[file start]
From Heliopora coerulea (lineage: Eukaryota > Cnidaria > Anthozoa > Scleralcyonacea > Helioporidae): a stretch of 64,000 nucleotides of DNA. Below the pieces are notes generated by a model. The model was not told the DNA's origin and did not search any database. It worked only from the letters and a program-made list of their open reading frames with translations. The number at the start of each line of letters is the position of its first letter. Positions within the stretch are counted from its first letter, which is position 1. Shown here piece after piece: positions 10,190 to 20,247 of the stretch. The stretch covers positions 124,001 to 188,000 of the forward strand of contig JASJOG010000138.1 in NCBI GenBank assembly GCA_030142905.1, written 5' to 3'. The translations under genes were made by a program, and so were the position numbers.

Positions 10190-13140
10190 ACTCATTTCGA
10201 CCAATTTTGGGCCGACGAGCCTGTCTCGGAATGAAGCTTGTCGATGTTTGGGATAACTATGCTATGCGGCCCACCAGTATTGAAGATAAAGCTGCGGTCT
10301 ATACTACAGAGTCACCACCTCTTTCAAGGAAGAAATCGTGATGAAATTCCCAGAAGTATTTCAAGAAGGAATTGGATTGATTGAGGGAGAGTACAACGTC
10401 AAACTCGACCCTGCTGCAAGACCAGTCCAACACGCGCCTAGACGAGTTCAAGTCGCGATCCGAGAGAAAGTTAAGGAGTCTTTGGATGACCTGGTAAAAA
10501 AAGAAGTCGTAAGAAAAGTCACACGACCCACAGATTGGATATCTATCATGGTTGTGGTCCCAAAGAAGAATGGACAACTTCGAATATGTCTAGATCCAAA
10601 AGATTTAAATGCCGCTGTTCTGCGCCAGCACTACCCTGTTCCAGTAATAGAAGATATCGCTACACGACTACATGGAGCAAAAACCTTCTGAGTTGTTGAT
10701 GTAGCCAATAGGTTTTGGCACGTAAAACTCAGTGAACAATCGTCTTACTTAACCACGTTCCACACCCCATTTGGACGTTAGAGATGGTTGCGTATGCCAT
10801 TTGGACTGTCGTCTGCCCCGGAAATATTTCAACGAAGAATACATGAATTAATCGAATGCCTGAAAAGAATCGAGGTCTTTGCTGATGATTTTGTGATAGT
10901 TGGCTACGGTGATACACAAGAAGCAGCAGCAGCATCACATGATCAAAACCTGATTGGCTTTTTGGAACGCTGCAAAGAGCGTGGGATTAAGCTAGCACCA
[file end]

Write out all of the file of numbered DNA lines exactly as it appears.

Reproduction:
From Heliopora coerulea (lineage: Eukaryota > Cnidaria > Anthozoa > Scleralcyonacea > Helioporidae): a stretch of 64,000 nucleotides of DNA. Below the pieces are notes generated by a model. The model was not told the DNA's origin and did not search any database. It worked only from the letters and a program-made list of their open reading frames with translations. The number at the start of each line of letters is the position of its first letter. Positions within the stretch are counted from its first letter, which is position 1. Shown here piece after piece: positions 10,190 to 20,247 of the stretch. The stretch covers positions 124,001 to 188,000 of the forward strand of contig JASJOG010000138.1 in NCBI GenBank assembly GCA_030142905.1, written 5' to 3'. The translations under genes were made by a program, and so were the position numbers.

Positions 10190-13140
10190 ACTCATTTCGA
10201 CCAATTTTGGGCCGACGAGCCTGTCTCGGAATGAAGCTTGTCGATGTTTGGGATAACTATGCTATGCGGCCCACCAGTATTGAAGATAAAGCTGCGGTCT
10301 ATACTACAGAGTCACCACCTCTTTCAAGGAAGAAATCGTGATGAAATTCCCAGAAGTATTTCAAGAAGGAATTGGATTGATTGAGGGAGAGTACAACGTC
10401 AAACTCGACCCTGCTGCAAGACCAGTCCAACACGCGCCTAGACGAGTTCAAGTCGCGATCCGAGAGAAAGTTAAGGAGTCTTTGGATGACCTGGTAAAAA
10501 AAGAAGTCGTAAGAAAAGTCACACGACCCACAGATTGGATATCTATCATGGTTGTGGTCCCAAAGAAGAATGGACAACTTCGAATATGTCTAGATCCAAA
10601 AGATTTAAATGCCGCTGTTCTGCGCCAGCACTACCCTGTTCCAGTAATAGAAGATATCGCTACACGACTACATGGAGCAAAAACCTTCTGAGTTGTTGAT
10701 GTAGCCAATAGGTTTTGGCACGTAAAACTCAGTGAACAATCGTCTTACTTAACCACGTTCCACACCCCATTTGGACGTTAGAGATGGTTGCGTATGCCAT
10801 TTGGACTGTCGTCTGCCCCGGAAATATTTCAACGAAGAATACATGAATTAATCGAATGCCTGAAAAGAATCGAGGTCTTTGCTGATGATTTTGTGATAGT
10901 TGGCTACGGTGATACACAAGAAGCAGCAGCAGCATCACATGATCAAAACCTGATTGGCTTTTTGGAACGCTGCAAAGAGCGTGGGATTAAGCTAGCACCA